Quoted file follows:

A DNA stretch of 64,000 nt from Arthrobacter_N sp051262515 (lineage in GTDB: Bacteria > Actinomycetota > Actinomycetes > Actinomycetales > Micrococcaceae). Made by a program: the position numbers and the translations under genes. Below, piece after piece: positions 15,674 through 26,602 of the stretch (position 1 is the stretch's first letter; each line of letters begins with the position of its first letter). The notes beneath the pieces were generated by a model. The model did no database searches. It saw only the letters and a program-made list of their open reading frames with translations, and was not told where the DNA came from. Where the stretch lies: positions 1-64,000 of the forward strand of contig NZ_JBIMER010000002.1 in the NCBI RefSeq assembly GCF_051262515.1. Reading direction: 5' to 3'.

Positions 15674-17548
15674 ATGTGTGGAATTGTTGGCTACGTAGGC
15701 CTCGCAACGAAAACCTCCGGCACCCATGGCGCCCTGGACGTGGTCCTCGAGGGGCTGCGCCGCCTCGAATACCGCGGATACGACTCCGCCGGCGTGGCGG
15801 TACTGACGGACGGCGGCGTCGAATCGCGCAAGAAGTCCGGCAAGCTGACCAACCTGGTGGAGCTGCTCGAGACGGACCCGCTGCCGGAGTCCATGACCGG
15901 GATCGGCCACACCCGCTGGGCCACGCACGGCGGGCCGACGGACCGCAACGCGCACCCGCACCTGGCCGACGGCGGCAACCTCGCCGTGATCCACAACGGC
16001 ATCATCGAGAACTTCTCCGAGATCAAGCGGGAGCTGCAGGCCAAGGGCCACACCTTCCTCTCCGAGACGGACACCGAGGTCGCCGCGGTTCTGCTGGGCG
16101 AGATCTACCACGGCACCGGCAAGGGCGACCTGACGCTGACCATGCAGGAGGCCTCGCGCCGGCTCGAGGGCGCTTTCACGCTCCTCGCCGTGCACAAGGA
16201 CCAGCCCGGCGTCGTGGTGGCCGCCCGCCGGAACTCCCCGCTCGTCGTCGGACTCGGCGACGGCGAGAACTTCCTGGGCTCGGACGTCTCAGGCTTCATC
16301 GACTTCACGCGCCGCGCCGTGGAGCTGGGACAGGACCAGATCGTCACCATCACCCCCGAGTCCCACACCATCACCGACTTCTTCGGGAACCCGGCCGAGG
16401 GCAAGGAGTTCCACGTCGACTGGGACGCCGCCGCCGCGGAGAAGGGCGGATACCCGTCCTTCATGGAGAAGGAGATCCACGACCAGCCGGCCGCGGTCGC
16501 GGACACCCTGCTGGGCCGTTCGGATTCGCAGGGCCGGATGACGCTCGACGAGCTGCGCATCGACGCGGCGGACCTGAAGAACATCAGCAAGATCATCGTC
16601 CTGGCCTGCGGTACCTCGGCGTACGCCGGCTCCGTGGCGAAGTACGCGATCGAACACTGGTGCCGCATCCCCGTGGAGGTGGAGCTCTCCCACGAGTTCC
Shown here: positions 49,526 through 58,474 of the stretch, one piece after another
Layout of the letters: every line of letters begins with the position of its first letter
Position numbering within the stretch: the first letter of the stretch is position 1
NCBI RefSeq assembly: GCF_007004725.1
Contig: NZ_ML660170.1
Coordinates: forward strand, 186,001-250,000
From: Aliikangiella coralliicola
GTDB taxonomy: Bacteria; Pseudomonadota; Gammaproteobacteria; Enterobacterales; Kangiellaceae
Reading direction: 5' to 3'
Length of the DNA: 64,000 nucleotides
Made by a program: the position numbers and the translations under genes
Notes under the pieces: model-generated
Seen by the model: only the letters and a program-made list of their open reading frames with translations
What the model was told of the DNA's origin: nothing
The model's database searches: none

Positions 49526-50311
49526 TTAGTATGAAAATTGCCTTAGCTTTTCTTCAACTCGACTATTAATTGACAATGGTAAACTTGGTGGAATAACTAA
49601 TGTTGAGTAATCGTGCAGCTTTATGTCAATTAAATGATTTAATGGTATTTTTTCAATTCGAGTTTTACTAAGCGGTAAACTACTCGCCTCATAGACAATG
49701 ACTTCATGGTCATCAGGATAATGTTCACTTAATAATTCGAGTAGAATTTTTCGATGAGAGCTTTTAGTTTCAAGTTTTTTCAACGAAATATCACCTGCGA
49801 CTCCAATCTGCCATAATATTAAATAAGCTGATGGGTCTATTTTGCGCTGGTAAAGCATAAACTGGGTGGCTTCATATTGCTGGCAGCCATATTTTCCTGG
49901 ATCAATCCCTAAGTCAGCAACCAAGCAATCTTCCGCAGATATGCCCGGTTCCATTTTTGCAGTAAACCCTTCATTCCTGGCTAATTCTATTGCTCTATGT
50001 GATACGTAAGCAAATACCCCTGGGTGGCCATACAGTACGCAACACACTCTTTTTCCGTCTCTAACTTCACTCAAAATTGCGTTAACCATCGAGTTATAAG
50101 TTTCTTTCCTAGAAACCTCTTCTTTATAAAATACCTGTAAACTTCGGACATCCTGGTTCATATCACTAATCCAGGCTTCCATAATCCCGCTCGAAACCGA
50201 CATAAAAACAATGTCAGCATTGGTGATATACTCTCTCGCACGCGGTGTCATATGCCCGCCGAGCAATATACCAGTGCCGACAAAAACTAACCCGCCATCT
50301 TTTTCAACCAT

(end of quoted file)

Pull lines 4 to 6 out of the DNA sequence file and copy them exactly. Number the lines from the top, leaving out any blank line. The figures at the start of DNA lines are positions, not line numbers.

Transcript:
15701 CTCGCAACGAAAACCTCCGGCACCCATGGCGCCCTGGACGTGGTCCTCGAGGGGCTGCGCCGCCTCGAATACCGCGGATACGACTCCGCCGGCGTGGCGG
15801 TACTGACGGACGGCGGCGTCGAATCGCGCAAGAAGTCCGGCAAGCTGACCAACCTGGTGGAGCTGCTCGAGACGGACCCGCTGCCGGAGTCCATGACCGG
15901 GATCGGCCACACCCGCTGGGCCACGCACGGCGGGCCGACGGACCGCAACGCGCACCCGCACCTGGCCGACGGCGGCAACCTCGCCGTGATCCACAACGGC